Environment

FungiQuest: North America’s largest fungi-related citizen science project

Robert Courteau, the former chef behind FungiQuest, discusses his passion for mushrooms and the goal to map every species of fungi on the planet

Turkey tail mushrooms are one of the most commonly found species of mushrooms in North America, frequently spotted on dead hardwood logs. (Photo: Nick Shearman/Can Geo Photo Club)
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“I mean, mushrooms are everywhere,” Robert Courteau tells me with an easy smile and a small shrug. There’s a toadstool in his Zoom background, a mushroom on his T-shirt. “When I’m walking through [Ottawa’s] Central Park, I see mushrooms — I see them everywhere. I’m that weird guy who’s just standing on someone’s front lawn photographing mushrooms.”

Courteau is the 35-year-old former chef behind FungiQuest, the largest fungi bioblitz in North
America’s history. Between September and October 2022, some 34,538 people took to the woods,
parks, and their own backyards, on a quest to document as many mushrooms, slime moulds and lichen as possible. To do this, Courteau, through his organization Think Fungi, partnered with BioSMART, an Australian tech company aiming to map every species on the planet. BioSMART had expected about 50,000 observations, but “we basically broke the internet,” laughs Courteau. Observations poured in from across the continent, topping out at 148,214 sightings and 4,393 species. A handful of these are marked on this map.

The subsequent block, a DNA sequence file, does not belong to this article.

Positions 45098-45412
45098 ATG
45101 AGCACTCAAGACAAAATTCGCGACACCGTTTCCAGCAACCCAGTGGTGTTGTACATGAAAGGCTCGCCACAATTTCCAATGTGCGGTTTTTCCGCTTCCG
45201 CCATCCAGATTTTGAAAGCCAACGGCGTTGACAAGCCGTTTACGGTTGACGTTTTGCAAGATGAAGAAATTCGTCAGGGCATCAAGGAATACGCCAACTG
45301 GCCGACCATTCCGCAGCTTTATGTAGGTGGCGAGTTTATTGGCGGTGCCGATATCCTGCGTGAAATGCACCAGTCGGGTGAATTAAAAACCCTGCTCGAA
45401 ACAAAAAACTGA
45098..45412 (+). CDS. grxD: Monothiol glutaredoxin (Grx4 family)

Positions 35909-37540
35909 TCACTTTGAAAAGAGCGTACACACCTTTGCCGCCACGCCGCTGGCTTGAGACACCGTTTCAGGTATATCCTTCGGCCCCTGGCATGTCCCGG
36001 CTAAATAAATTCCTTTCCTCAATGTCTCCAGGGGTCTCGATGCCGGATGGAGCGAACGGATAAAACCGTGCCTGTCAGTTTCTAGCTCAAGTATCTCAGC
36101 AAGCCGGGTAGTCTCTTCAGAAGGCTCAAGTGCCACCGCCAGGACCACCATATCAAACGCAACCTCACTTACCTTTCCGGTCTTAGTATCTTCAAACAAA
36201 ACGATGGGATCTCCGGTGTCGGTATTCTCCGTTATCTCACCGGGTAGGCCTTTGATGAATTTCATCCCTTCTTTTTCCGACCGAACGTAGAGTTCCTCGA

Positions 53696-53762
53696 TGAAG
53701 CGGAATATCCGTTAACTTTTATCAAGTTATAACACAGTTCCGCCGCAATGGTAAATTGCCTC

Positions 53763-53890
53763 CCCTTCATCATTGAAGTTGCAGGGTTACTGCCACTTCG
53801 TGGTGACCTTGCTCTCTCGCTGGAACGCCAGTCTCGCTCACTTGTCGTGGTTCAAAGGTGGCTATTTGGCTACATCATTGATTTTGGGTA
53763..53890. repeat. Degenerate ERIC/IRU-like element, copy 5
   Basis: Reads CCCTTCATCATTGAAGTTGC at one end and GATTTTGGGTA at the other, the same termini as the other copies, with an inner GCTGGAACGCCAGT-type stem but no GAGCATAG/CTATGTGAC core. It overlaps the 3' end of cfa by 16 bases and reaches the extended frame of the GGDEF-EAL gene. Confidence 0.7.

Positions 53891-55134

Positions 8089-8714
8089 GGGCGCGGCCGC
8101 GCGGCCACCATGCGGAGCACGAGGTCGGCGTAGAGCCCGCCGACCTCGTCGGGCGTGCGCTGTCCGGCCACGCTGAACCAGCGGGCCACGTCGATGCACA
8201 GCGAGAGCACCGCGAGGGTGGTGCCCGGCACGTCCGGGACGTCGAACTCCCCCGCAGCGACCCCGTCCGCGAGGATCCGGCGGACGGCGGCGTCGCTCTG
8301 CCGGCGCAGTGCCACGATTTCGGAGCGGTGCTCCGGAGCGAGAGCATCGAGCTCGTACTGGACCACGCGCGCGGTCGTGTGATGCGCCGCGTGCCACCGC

What surprised Courteau the most, other than the sheer volume of observations, was how many species FungiQuest observed in that one-month period, especially given that many mushrooms are seasonal. North America has an estimated 11,000 types of fruiting bodies — that is, mushrooms you can physically see, as opposed to the network of mycelial fibres beneath the earth. “Almost half of all the species that are known to grow in North America were observed,” says Courteau. “And that’s pretty neat.”

Courteau hopes to get more young people into fungi and saw the quest as a great way to get people into the woods, down on the ground, peering underneath a mushroom’s delicate gills. “I see my role in the fungi universe as being someone to pull those people who aren’t into it, into it.”

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